There’s a scene in the classic golf movie Tin Cup – look it up on YouTube you’re under 30 – where our hero hits “a little chili dipper”, as he puts it, and then spends the next 20 minutes of the film hoselling his way round driving ranges in an ever-increasing state of panic.
There’s something about the sha… – I can’t even bring myself to say it – that puts fear into the heart of any player.
Why it feels any more destructive than a snap hook, for instance, is a mystery to me but, whenever I see one going straight right immediately after contact, a deep dread passes through my very being.
So imagine you’re in a position where you do that repeatedly, for an hour, in front a crowd.
This is what gripped me at a recent custom fitting.
It all started well enough.
We began with the driver and, while I wasn’t Rory McIlroy by any means, the ball was going far enough and with a little baby cut.
Then I picked up an iron and the nightmare started.
Everything was low and very lame.
It didn’t matter what I did. Faster swing, slower, further away from the ball, closer to it, aiming left, right, hitting off the mat, hitting off the grass – it was all the same result. Pitching wedge, 8-iron, 4. The result was the same.
What did I do? Panic.
Why? This is embarrassing enough at the best of times but it borders on the serious when a custom fitting is involved.
Think about it. How can an expert put you into a suitable club if you can’t strike the ball? How can you tell whether you need a regular or stiff shaft, or if the loft and lie is as it should be, when you can’t even find the face.
On this occasion, we had to draw stumps and, thankfully, I managed to find the middle of the bat at a re-fitting three weeks later.
Even now, though, it still gives me nightmares. Have you suffered a fitting woe? Let’s get therapy together. Let me know in the comments below, or you can tweet me.
Out and about
Perhaps it wasn’t the smartest move to attend the office Christmas party the night before the annual club trophy presentation at Sandburn Hall.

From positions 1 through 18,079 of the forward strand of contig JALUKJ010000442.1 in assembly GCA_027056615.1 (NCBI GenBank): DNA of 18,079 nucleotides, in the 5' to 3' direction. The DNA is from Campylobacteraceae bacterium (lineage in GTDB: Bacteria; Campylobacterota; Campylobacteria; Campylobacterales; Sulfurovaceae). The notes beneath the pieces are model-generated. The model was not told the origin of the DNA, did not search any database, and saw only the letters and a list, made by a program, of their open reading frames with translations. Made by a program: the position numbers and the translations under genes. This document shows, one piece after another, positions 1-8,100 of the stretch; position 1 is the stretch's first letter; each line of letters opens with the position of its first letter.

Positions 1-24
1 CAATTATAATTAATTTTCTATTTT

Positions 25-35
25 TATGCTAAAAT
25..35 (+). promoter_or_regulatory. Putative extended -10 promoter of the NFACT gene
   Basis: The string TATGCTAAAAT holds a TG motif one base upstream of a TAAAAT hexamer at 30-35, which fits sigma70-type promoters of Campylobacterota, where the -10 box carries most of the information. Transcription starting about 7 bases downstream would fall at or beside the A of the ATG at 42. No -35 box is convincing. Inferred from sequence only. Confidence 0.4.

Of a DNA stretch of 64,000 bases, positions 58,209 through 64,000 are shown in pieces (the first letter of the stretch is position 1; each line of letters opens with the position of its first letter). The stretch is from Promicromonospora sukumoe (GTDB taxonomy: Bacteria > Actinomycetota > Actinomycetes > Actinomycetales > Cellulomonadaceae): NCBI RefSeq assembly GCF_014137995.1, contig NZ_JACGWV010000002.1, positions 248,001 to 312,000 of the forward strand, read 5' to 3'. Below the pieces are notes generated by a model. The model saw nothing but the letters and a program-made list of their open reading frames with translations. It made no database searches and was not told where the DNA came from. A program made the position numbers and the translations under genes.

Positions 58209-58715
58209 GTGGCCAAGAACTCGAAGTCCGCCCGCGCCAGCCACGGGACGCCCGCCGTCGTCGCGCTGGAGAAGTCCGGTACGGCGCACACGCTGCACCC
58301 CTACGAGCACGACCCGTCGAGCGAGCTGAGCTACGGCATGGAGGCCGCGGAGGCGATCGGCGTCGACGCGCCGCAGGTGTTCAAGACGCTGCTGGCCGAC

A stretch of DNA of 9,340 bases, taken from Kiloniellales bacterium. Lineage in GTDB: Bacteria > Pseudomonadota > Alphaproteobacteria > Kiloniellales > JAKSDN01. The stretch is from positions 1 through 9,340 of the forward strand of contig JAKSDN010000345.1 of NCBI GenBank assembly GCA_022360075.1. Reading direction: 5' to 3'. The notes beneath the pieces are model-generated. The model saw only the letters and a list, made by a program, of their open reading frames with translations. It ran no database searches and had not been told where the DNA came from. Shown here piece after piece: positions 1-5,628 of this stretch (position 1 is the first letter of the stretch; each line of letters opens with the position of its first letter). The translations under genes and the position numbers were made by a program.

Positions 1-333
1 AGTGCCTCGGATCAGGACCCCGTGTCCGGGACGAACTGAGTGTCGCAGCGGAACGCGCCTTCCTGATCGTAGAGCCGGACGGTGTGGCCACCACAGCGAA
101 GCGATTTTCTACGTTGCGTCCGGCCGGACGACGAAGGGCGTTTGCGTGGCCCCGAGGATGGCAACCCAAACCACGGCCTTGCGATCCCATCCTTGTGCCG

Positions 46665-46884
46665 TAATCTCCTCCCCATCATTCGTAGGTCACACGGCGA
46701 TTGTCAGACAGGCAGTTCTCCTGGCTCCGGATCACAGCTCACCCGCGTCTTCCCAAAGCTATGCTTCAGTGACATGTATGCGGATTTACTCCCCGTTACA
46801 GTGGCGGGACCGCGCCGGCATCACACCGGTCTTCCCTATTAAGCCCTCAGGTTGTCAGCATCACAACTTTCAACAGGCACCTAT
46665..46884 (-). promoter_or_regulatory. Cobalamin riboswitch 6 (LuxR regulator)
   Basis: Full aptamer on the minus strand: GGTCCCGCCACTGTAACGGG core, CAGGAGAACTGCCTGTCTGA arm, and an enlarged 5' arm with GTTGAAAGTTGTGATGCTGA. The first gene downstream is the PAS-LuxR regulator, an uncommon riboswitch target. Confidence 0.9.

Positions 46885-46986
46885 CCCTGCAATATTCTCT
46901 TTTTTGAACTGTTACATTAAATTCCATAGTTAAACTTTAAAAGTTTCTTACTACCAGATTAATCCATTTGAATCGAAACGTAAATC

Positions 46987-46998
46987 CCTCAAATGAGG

Combined with the Christmas Bottle competition, which was played from a shotgun start, the sight of such large quantities of alcohol – so soon after the adventures of the previous night – made me a touch queasy to say the least.
But I powered on through to shake some hands and give out some trophies at one of the highlights of the club year.
It’s only when you see all those cups, trinkets and envelopes lined up on a table that you start to really just how busy the tournament season is at a club.
And though there were none with my name on them this year – something I definitely plan on rectifying in 2018 – it was fantastic to see all those who did have some success during the last 12 months.
So another year over, as they say, Personally, I can’t wait for the next one. It’ll be spring before we know it.
My month in golf
The weather – when it hasn’t been chucking it down it’s been bone hard with frost – has pretty much curtailed any serious attempts at golf over the past month.
But I did get out to the coast amid the downpours and played the terrific Scarborough South Cliff. The North Yorkshire course co-hosted the Amateur Championship, with Ganton, in 2016. The view over the bay from the par 5 5th is sensational.
It’s worth the green fee alone just to look out over the seaside town and the North Sea.
Steve is NCG’s Club Golf editor. He plays off 11 and is captain at Sandburn Hall in York.
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